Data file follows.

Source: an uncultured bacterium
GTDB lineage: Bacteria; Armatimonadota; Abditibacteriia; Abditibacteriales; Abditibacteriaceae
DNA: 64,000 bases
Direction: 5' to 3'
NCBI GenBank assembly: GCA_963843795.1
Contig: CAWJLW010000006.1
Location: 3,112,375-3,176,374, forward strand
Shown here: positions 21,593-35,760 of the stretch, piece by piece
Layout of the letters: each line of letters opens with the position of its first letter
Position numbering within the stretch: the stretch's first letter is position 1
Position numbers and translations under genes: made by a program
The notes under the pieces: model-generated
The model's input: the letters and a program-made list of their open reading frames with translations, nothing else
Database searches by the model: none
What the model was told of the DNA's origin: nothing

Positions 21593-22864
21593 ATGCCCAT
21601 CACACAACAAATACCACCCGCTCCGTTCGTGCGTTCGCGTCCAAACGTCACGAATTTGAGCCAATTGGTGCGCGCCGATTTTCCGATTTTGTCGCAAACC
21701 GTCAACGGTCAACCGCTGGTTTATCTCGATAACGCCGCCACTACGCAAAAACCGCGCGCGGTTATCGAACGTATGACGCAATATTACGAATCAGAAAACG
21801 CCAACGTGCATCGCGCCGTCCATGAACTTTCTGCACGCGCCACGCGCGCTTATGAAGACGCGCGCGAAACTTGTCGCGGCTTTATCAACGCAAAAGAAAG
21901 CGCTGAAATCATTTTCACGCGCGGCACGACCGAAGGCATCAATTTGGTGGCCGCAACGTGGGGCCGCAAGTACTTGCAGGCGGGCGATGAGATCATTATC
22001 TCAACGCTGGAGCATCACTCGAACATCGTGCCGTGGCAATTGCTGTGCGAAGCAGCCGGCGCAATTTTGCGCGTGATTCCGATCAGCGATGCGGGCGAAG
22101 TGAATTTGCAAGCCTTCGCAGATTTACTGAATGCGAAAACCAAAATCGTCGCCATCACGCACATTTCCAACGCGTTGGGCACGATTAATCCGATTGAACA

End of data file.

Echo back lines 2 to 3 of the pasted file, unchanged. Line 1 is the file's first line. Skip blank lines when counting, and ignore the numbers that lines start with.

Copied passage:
GTDB lineage: Bacteria; Armatimonadota; Abditibacteriia; Abditibacteriales; Abditibacteriaceae
DNA: 64,000 bases